City Lights/Sister Spit, 248 pages, paperback, $15.95
Get the proverbial hooks into a reader early on in a story and you’ll get them to keep reading even if the subject matter makes them uncomfortable. If you manage to make them care about your characters, they will stand by them regardless of how flawed they might be. Ali Liebegott does both things very well in Cha-Ching!, her new novel from City Lights/Sister Spit. The book is full of dreadful things like being broke, tooth pain, addiction, and discrimination. However, the author’s superb prose and brutal honesty make reading the novel a pleasure.
Theo is a “sirmamsir,” which is the word she uses to replace butch. She’s living in San Francisco and on the verge of two things: turning 30 and moving to New York City. When she finally hits the road, she does so with her new and unplanned mascot, a pitbull with a scar-lined face that she names Cary Grant. The plan is to start a new life, but Theo has a few problems that follow her wherever she goes: drinking, occasional drug use, and gambling. Before making it to the Big Apple, she gets stranded in Yonkers and that’s where the adventure begins. From there, Theo will make her way to New York City, work at a few jobs, win some money and lose a lot of it in kitschy, smelly casinos, try to stop drinking, drown mice, become Cary Grant’s best friend, and find love. Through it all, she will learn what it means to be young, broke, alone, and addicted in a big, strange city.
The book starts and you quickly realize Theo is smart and likable. Then some thugs throw Cary Grant from a roof and Theo rescues her. That’s when she steals your heart, and keeps it for the rest of the narrative. As the story progresses, a plethora of flaws come to the surface, but they only make Theo a troubled, charming, too-real character. By making us care about Theo, Liebegott ensures that we stay glued to the pages whether she’s writing about the drama of renting an apartment in New York, the minutiae of working at a convenience store, or the pitfalls of trying to get rich playing roulette. That bond is what makes the story stick to your ribs even days after you’re done with the book.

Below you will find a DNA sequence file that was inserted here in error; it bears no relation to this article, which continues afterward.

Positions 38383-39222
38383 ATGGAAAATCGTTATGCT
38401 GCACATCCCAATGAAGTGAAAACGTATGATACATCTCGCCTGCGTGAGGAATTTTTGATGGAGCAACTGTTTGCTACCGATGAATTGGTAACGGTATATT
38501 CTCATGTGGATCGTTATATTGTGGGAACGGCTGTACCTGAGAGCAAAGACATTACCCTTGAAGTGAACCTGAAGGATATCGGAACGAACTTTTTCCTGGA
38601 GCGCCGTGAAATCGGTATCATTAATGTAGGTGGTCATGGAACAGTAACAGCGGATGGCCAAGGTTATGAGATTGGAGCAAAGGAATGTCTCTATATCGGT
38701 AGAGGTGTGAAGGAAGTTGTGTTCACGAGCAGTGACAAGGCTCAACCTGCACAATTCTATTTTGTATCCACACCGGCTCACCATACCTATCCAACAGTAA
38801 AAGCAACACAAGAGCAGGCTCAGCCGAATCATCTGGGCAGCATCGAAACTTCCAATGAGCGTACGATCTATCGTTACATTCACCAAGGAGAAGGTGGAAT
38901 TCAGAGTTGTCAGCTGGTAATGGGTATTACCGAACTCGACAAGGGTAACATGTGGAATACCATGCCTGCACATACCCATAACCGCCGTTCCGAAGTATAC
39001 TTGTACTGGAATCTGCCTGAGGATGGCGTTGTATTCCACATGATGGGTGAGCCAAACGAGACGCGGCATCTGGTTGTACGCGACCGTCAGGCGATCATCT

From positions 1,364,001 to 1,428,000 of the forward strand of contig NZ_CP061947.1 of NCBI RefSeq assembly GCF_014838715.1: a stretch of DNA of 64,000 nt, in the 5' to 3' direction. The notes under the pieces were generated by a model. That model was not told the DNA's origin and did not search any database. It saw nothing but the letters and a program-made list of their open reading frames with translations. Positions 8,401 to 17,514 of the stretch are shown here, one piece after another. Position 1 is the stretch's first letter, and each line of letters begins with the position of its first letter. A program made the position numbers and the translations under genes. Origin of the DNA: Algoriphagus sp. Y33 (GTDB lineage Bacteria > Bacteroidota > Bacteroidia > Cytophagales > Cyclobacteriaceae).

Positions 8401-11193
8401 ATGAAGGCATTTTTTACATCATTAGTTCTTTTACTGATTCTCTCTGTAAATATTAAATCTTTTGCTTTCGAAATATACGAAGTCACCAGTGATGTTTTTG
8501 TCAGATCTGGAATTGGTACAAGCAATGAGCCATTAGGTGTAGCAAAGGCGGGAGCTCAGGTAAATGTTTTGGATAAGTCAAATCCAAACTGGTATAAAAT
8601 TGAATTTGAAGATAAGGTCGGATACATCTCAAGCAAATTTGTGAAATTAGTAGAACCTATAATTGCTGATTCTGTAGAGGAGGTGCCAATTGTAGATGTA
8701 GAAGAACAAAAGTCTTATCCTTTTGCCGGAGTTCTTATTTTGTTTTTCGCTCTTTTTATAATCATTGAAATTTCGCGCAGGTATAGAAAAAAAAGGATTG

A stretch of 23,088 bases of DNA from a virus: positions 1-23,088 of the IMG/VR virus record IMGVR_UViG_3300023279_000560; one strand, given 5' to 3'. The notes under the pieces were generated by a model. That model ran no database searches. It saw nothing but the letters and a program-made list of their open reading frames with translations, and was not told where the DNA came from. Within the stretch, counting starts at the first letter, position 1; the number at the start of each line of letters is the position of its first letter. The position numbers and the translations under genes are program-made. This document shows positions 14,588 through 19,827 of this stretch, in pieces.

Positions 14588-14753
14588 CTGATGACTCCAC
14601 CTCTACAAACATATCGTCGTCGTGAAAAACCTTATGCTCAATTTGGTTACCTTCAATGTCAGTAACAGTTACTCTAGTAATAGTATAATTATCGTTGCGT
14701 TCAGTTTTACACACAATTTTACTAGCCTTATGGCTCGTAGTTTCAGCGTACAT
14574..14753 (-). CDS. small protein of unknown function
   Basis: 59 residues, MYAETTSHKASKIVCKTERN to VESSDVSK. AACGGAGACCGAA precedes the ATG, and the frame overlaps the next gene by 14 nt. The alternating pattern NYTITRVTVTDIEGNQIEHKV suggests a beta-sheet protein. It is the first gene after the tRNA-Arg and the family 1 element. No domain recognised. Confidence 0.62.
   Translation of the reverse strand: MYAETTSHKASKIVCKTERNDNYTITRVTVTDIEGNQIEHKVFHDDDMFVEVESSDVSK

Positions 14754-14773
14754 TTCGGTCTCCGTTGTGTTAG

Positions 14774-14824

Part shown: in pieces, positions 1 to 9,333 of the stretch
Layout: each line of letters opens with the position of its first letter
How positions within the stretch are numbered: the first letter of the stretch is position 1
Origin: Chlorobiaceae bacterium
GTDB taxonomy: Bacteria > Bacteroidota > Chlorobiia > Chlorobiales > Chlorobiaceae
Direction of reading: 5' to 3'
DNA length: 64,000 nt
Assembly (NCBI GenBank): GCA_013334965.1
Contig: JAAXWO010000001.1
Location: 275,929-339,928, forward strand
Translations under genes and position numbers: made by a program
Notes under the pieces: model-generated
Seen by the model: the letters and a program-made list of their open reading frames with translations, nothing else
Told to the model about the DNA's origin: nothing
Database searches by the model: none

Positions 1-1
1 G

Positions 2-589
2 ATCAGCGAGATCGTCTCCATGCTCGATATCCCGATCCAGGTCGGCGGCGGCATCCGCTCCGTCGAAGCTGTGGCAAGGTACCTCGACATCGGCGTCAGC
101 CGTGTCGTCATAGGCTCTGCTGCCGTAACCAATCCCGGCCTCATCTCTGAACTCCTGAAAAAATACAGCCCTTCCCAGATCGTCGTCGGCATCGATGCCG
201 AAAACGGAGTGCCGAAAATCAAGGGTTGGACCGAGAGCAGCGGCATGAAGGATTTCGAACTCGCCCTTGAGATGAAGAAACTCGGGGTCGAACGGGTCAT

Besides the rich, multidimensional characters, Cha-Ching! is packed with a sad beauty that fiction rarely achieves. In fact the combination of lovely and ghastly reminded me of a wonderful line by author Nik Korpon that really applies to this novel: “Delicate, but hoarse, like a nightingale with emphysema.” There is a simple poetry to every line that makes even the horrible passages a little less horrific, and there is plenty of horror here. Sure, there is the beauty of the rescued dog, strong friendships developing, and a bit of romance, but the story is also packed with emotional grittiness and raw darkness. How dark? Try frustrated strippers snorting coke and wishing for better breasts, light switches that don’t work because they’re stuffed with dead cockroaches, a dog thrown from a roof, and Theo fisting his love interest on a filthy hotel carpet while she’s flying on Xanax and booze.
Cha-Ching! is about being young, looking for love, trying to build a future, losing everything a few times, and praying for luck in Atlantic City. It’s also a witty, engaging read that deserves to be called a must-read.
Gabino Iglesias is writer, journalist, and book reviewer living in Austin, TX. He’s the author of Gutmouth and a few other things no one will ever read. You can find him on Twitter at @Gabino_Iglesias.